GREEN HOUSE: Team Kering was in London this week promoting its climate-conscious credentials, together with the Centre for Sustainable Fashion.
Separately, the French luxury house issued a luxury and climate change report in conjunction with the Business for Social Responsibility, a consultancy.
Neliana Fuenmayor, one of the winners, will have the chance to work at Stella McCartney. Fuenmayor will work with, and be mentored by, experts from London’s Centre for Sustainable Fashion and by Claire Bergkamp, head of sustainability and ethical trade at Stella McCartney.
Ingrid Rautemberg, the other winner, will have the chance to intern at Alexander McQueen. Each student will each receive a 10,000 euros, or $10,923, grant for their work, in addition to the internship.
Kering had given briefs to the students at the college to create a “positive fashion product.” For the next round, Stella McCartney and Brioni will take part in the initiative.
During the evening, professional surfer and Outerknown founder Kelly Slater gave a talk about sustainable fashion. Slater, who is backed by Kering, founded his sustainable men’s wear brand in July. It features casualwear and is stocked at Selfridges, Mr Porter and Ron Herman.
“Sustainability starts with transparency,” said Slater. “I hope that through the Kering and London College of Fashion partnership, we are able to create change in the fashion industry from the ground up.”
Also this week, Kering and the Business for Social Responsibility, a nonprofit consultancy, released a report on climate change for the fashion industry. “Climate Change: Implications and Strategies for the Luxury Fashion Sector,” is a 30-page assessment of climate change risks and impacts for the industry.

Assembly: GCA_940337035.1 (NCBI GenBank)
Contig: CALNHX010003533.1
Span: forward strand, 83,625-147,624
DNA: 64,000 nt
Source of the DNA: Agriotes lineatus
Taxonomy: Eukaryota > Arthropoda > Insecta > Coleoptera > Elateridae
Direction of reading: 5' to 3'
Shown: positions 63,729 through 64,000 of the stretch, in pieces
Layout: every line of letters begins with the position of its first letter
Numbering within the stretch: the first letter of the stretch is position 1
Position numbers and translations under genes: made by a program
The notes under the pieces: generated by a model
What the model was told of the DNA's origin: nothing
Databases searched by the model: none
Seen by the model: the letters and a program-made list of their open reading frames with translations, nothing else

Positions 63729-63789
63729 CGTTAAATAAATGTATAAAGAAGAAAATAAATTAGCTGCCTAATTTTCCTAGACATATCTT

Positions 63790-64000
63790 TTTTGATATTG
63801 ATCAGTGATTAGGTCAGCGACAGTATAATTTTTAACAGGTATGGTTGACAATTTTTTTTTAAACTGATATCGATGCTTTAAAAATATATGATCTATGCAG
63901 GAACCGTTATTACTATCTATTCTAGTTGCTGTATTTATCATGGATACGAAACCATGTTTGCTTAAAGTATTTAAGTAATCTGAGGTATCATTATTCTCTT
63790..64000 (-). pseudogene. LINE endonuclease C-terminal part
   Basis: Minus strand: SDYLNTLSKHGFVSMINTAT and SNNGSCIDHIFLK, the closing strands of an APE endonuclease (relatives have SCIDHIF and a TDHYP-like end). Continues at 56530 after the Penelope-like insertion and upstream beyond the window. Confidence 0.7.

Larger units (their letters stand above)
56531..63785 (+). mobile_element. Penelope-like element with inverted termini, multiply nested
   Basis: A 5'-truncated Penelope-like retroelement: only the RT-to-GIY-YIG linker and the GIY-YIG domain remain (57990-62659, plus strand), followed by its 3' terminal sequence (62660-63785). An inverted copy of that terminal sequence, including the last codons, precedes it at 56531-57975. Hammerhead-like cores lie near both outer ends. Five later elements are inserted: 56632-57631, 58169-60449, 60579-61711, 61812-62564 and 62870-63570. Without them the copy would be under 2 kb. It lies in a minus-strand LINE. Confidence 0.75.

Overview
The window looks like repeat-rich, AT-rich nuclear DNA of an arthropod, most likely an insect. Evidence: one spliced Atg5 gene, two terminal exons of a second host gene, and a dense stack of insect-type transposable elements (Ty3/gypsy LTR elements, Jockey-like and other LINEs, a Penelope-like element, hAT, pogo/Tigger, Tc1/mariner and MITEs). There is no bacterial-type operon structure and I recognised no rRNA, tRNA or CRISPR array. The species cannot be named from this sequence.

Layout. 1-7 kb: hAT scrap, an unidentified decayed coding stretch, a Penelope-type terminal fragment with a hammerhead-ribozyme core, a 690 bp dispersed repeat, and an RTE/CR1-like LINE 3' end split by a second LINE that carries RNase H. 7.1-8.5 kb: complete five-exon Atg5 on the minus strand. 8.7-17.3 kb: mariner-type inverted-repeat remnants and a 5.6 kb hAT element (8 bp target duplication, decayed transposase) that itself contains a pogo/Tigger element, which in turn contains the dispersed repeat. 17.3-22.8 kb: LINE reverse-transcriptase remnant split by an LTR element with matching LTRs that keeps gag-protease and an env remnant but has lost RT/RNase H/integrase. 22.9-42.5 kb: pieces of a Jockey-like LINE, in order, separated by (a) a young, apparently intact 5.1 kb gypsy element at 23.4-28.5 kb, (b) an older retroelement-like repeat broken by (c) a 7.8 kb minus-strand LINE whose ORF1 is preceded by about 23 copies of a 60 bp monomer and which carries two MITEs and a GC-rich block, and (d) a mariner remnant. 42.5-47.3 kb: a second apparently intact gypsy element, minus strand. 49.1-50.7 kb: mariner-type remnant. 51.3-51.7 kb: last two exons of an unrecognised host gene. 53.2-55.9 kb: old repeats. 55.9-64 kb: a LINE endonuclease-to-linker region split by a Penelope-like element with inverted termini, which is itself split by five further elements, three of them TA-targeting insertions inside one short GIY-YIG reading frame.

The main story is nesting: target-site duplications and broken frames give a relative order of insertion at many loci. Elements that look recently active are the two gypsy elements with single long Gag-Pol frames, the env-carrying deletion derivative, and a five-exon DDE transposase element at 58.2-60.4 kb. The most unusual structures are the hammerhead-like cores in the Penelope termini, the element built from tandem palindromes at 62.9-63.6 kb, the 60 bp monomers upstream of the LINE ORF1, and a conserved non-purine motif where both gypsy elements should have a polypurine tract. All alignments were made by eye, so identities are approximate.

Key issues addressed include how the quantity and quality of raw materials will be affected by climate change; how climate change will impact regions that produce luxury raw materials, and how the decline in the productivity of raw materials will have consequences for small producers and their communities.
“Given the luxury sector’s reliance on high-quality raw materials, we must understand the potential vulnerabilities that climate change will pose to them, and be proactive in building resilience across our supply chains,” said Kering chief sustainability officer and head of international institutional affairs Marie-Claire Daveu.
“In fact, implementing an ambitious climate strategy at a company level is non-negotiable. By doing so, businesses will have opportunities to reduce risk and deliver against their business goals, while at the same time making significant contributions to the environment and society more broadly,” she said.